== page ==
"Good evening, ladies and gentlemen. The Barry Scheinberg Orchestra welcomes you to the casino of the Seven Gables Hotel for a wonderful Saturday night. For the next half-hour, we're here to play for your dancing pleasure, and later we have an all-star show with Broadway entertainment. Please join us in the first dance. Here's the `Miami Beach Rumba.' Grab a partner and let's get on with the music."
That was I watching the hotel nightlife, a ten-year-old who grew up in Catskill resorts. Those memories rooted around in my head, coming out often enough when I shared stories of my youth. But until quite recently, I had never understood how powerful that legacy was for my life, or how meaningful it was for millions of others. This book is my exploration of that legacy.
I grew up in a family of "Mountain Rats," a Catskill term for those who lived and worked in "the Mountains" over many years. I spent three months each year in the Catskills, from 1949 (my birth) to 1971, and I returned through the late 1970s to visit my parents who were still working there (my father died in his coffee shop in 1972, and my mother was a chef until 1978). In 1946, my parents bought a small hotel, Brown's Hotel Royal, on White Lake, which they owned until 1952. A postcard and photos of the hotel from those years show gardens of tall cannas and the omnipresent, sharply angled, broad-slatted "Adirondack" chairs. The postcard guided me in 1993 back to the hotel's location, which my parents had always kept hidden.
One year, their chef quit at the start of the season. Unable to find a replacement, my mother, Sylvia Brown, gave herself a crash course in cooking and never left the kitchen again. After the hotel went broke several years later, she spent the rest of her working years as a chef. Only small and medium-size hotels (up to approximately three hundred guests) would hire a woman because, according to my mother, the kitchen staff in a larger hotel wouldn't take orders from a woman chef. My mother's placement in the smaller hotels set the tenor for the level of places I worked in. When I was still under age sixteen, I needed her push to get jobs usually held by older teenagers and people in their twenties; later I preferred that size hotel because I had gotten used to it.
My father, William Brown, worked variously as a maitre d', waiter, coffee shop manager, desk clerk/chauffeur (for an employment agency), and operator of small "concession" coffee shops rented from hotel owners. With me in tow, my parents plied their tools of the trade, and I took in Catskill culture from their traversal of that society. A major part of my childhood was formed in these resorts, and much of what I learned about human motives and actions--coarse and fine, crass and noble--was modeled on the behavior of people working and playing in the Mountains.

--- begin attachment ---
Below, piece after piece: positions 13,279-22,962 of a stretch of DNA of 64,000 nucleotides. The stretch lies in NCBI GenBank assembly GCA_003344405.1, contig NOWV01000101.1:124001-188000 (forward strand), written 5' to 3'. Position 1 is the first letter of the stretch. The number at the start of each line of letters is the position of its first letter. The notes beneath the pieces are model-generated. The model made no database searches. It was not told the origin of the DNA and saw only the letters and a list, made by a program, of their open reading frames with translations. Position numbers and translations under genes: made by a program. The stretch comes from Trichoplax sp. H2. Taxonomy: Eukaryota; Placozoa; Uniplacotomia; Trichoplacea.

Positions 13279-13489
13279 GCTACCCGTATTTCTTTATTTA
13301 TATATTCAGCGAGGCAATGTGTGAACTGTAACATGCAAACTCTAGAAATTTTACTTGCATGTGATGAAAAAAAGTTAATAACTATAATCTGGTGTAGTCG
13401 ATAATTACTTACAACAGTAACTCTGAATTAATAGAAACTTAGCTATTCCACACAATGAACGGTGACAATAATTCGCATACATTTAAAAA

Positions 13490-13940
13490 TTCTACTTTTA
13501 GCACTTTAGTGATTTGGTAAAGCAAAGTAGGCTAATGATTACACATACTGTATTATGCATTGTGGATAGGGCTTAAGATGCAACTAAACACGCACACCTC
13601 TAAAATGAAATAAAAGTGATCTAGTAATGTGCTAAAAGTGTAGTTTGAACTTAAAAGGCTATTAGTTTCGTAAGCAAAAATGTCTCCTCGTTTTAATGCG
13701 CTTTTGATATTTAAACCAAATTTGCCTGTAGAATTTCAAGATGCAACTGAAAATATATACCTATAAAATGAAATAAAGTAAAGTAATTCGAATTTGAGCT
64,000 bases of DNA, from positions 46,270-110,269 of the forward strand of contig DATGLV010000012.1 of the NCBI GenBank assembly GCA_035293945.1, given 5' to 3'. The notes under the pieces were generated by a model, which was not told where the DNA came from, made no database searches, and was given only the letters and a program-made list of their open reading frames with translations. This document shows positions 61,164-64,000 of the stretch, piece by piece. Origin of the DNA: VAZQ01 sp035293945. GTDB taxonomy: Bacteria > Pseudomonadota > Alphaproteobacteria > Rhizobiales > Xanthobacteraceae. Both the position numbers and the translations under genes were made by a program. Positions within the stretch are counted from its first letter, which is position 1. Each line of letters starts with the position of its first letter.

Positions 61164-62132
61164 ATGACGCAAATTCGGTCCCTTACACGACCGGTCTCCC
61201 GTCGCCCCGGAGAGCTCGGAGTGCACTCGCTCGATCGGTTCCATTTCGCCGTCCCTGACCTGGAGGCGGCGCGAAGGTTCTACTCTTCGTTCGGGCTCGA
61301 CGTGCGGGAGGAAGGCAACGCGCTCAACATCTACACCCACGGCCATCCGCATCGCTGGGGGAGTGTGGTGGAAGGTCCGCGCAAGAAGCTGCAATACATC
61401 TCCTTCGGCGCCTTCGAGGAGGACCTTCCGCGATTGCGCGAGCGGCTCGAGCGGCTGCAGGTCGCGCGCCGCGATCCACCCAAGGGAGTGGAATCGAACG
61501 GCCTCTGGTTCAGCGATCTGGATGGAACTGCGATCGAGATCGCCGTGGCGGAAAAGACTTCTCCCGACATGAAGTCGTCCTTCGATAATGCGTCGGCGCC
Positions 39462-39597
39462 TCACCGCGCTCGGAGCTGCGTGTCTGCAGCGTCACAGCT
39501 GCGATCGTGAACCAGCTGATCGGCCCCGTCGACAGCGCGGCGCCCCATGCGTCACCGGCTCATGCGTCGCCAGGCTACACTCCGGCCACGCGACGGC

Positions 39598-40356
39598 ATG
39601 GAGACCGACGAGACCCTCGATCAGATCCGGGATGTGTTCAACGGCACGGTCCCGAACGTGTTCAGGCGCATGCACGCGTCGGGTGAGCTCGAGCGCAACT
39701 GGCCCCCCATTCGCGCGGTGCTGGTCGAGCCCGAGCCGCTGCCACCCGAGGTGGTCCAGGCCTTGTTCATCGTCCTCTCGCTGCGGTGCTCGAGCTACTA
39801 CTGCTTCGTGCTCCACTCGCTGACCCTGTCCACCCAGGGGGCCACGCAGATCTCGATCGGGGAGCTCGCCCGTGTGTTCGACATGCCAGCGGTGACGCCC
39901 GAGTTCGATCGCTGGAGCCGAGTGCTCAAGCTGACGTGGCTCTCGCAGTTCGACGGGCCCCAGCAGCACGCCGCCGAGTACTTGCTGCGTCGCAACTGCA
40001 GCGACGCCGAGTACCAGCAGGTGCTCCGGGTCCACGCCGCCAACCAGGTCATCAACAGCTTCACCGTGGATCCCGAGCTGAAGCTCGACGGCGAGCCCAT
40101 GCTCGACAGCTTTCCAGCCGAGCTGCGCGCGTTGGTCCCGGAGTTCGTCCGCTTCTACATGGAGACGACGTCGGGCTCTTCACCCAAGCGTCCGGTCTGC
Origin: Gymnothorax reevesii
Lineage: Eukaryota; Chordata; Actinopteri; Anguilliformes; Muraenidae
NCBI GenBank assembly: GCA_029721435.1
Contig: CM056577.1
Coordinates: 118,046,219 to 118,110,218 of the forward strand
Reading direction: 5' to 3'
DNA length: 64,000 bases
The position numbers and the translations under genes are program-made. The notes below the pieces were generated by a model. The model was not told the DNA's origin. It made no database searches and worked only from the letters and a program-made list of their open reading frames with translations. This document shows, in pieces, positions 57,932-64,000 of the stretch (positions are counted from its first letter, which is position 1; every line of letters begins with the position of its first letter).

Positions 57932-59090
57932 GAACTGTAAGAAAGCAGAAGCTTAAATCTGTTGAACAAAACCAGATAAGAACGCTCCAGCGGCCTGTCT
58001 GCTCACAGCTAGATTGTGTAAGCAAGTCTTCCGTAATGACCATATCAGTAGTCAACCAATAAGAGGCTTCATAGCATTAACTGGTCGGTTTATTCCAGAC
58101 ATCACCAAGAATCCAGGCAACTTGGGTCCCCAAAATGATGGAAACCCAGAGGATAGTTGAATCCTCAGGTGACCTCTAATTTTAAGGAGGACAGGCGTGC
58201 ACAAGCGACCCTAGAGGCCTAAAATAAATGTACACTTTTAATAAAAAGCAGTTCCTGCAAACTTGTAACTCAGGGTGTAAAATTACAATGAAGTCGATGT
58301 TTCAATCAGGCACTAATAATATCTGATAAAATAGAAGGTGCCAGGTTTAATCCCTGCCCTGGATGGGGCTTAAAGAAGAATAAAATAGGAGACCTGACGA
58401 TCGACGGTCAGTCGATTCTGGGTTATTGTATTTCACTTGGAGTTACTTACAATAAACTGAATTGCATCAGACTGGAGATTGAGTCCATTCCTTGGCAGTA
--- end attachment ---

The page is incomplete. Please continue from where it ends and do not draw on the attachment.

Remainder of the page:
The Life and Death of Hotels:
My Return to the Mountains
It's thirty-four years after that scene in the Seven Gables casino. I leave Cambridge very early on an August morning in 1993, heading for three days in the Catskills to trace my life's odyssey through the resorts where my parents and I worked and lived. My first stop is Chait's Hotel, in Accord, about halfway between Kingston and Ellenville. My mother cooked at Chait's from 1970 to 1978. In 1972 my father ran the concession, and he died of a stroke on the floor of his coffee shop. My visit there includes a walk through the fields full of purple-topped statice where I spread my father's ashes (contrary to Jewish law, he, and my mother after him, wanted cremation). I knew that ex-owners Annette and Max Finestone had built a house near the hotel, and I was pleased to hear that they were still there. As I drove up the hill from Chait's, I saw Annette on the porch of her beautiful house--built on land that she kept back from the property included in the hotel sale. Max and Annette would be the only hotel owners I knew from the old days who were still around to talk, though I did converse with the son of one proprietor from my childhood.
Chait's had become Su Casa, a pleasant hotel not unlike Chait's, with yoga, intellectual and musical events, but no heavy entertainment scene. Since that visit, Su Casa was sold to Elat Chayim, a Jewish spiritual group. Elat Chayim is an outgrowth of Rabbi Zalman Schacter-Shalomi's P'nai Or, part of the Jewish Renewal movement. Based largely on the teachings of Schacter-Shalomi and his student Rabbi Arthur Waskow, Elat Chayim is run by Rabbi Jeff Roth and Rabbi Joanna Katz. They term themselves "neo-Hasidic" in that they believe in putting joy in all worship, but regular Hasidim see them as apostates. These participants observe many rituals, though with modern, often new age touches and a commitment to gender issues, ecology, and mystical elements of other religions and traditions.